Asthma affects around 25 million Americans, 7% of which are children. If your child recently got diagnosed with asthma, your child’s doctor will undoubtedly have prescribed some inhalers to use in emergencies or at certain times of the day.
As you know, asthma is a medical condition that can get exacerbated by things like airborne pollutants and even seasonal changes.
Your child’s doctor will also have given some help and advice on managing asthma at home and elsewhere. But, if you’re wondering what else you can do to help your child manage their asthma, here are some steps you can take:
Ensure Your Child Gets the Flu Vaccine
You might not realize it, but if your child gets the flu, it can cause asthma flare-ups and may even lead to developing serious illnesses. Therefore, it makes sense for your child to avoid getting the flu.
One way to achieve that goal is by ensuring your child gets their annual flu vaccine shot. It will significantly diminish their chances of getting the flu, especially during the colder months of the year, like winter, when the flu is most prevalent.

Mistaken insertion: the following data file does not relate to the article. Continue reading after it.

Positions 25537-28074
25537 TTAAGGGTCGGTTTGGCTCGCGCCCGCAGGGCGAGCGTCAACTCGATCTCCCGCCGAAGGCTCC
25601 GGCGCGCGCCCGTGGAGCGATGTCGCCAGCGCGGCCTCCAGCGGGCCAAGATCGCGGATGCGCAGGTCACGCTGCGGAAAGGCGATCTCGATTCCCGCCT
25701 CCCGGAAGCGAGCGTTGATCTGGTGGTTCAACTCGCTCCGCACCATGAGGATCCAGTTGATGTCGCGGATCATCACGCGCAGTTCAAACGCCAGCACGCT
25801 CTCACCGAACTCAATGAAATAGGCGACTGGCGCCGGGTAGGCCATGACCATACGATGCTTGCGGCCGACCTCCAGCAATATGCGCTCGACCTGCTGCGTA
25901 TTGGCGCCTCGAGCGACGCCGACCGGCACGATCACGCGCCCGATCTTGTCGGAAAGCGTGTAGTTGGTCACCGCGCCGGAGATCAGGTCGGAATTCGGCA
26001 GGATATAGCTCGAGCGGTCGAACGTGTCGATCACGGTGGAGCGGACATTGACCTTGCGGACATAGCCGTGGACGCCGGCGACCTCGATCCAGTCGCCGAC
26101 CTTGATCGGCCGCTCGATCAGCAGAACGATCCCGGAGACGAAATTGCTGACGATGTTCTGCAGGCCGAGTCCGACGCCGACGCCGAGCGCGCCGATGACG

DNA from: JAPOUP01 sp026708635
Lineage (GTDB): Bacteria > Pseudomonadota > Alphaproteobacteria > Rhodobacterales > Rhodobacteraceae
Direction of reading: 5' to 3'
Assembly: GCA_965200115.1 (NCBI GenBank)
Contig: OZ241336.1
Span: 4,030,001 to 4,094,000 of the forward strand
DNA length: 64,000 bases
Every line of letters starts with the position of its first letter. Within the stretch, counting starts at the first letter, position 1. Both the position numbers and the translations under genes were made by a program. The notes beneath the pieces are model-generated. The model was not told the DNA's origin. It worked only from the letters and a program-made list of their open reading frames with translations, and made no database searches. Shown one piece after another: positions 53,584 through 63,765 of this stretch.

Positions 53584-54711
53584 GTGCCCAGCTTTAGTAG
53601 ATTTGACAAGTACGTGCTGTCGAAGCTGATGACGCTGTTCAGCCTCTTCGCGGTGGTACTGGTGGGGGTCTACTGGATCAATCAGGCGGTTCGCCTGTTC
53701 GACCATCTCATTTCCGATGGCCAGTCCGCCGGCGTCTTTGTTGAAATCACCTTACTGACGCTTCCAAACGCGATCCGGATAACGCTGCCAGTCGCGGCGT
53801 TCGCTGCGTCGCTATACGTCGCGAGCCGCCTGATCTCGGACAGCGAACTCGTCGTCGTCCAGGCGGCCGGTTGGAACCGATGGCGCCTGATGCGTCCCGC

Improve Your Air Quality at Home
It goes without saying that pollutants and contaminants in the air can cause asthma flare-ups, which is why you should take appropriate steps to improve your air quality at home.
There are several ways to do that. For example, if your home has a ducted air conditioning system, you should always use it to filter out any dust particles and other airborne contaminants in the air.
Also, you need to ensure that your HVAC system is working correctly and efficiently. Getting it serviced at least once a year will make that happen. If your HVAC system stops working in the interim, consider calling out a 24 hour AC service to get it fixed.
You should also consider keeping your home’s windows closed during times of the year when pollen is prevalent, as that can be an asthma trigger. Likewise, keep your windows closed if there are any unusual smells or fires burning in your neighborhood.
Keep Your Home Clean
Last but not least, you’ll need to have a strict cleaning regime. Doing so ensures that surfaces will seldom have lots of dust particles settling on them that could get disturbed and float into the air.
Plus, carpeted areas with high traffic volumes are less likely to have lots of settled dust and other airborne contaminants.
If you have children with asthma, what tips would you add?Category: Web